Qom Ethnography Museum

Qom Ethnography Museum


Qom Ethnography Museum

Few Clouds

The Ethnography Museum of Qom or the historical house of Zand is located in the old district and texture of the city that was famous as the district of Chahar Mardan. This building, built in fact through merging two houses belonged to two brothers named Haj Ali Qoli Khan and Haj Ali Khan, is the remaining of Qajar period that becomes a mansion after a restoration in 1380 SH and converted into the museum at the same time and it is still active as the Ethnography Museum of Qom.

The architecture of the building is completely consistent with the architecture of Kavir regions of Iran in which the most interesting element is the windward for proper air circulation. The construction materials of the building are brick, stone, plaster and wood all of which are among the highlighted features of architecture in Qajar buildings. This house-museum consists of two yards each belongs to one brother. The museum has fourteen rooms in which the doors and windows are totally made of high-quality woods of walnut and Ash.

Like other ethnography museums of Iran, the main goal of establishing the museum of ethnography in Qom is exhibiting the traditional and tribal symbols of a country or one region of it. The main aim of establishing this museum is introducing the economic, social, technical and cultural values of these symbols, objects and signs to people who used or use them. This museum presents the spiritual and material activities through displaying different objects and tools and describing their importance in developing production techniques and their relation to spiritual culture improvement.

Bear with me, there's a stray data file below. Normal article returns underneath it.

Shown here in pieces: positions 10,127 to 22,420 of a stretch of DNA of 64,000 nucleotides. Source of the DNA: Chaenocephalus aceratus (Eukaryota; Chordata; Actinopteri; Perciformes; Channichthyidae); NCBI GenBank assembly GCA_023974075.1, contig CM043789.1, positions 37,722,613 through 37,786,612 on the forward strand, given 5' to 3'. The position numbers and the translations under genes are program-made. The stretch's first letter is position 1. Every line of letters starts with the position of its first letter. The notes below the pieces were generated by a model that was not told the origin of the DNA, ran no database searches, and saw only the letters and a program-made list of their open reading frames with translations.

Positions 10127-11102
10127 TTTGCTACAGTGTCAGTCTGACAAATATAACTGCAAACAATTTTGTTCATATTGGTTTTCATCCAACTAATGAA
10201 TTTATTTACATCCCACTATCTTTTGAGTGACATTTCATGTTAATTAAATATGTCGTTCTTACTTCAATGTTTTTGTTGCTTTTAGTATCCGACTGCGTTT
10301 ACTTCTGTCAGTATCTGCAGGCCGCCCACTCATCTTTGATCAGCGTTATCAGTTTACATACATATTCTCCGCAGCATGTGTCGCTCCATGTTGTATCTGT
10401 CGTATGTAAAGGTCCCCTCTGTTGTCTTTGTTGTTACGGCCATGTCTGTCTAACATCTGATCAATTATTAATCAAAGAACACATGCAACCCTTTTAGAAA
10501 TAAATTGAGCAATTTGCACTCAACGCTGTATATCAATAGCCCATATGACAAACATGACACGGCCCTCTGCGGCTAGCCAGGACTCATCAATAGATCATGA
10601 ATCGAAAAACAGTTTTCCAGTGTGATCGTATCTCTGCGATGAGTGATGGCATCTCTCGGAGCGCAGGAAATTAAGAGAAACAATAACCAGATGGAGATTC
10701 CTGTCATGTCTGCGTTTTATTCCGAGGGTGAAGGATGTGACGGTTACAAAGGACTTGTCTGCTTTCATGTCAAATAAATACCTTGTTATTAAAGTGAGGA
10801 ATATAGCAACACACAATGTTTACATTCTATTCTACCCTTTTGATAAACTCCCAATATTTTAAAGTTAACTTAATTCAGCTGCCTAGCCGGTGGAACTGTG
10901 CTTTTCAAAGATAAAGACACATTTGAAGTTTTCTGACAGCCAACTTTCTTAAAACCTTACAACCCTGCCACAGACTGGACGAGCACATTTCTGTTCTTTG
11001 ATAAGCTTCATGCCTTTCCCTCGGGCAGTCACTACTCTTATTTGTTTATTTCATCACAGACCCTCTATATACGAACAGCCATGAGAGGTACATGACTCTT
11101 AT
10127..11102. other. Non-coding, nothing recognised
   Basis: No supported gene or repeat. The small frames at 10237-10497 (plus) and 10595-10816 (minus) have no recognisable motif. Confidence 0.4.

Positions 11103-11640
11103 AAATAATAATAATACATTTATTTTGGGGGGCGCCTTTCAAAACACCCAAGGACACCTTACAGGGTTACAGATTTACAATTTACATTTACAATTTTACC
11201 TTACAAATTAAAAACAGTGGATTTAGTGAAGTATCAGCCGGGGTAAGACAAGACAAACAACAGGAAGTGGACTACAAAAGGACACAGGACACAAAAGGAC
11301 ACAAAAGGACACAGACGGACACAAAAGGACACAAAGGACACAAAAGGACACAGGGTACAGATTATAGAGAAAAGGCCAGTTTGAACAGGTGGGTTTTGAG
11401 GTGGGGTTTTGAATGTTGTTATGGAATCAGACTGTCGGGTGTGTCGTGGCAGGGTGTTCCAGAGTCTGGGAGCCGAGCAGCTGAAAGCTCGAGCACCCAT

The ethnography museum-house of Qom is the only ethnography museum of this city in which the lifestyle of people in different historical periods are presented by some sculptures along with the work tools, agricultural tools, cloths and the house installation in the same style of the past.  In another part of the museum, the historical works related to the Islamic era are on display, like the potteries of Seljuk, a wooden Minbar related to 600 years ago and other interesting items.

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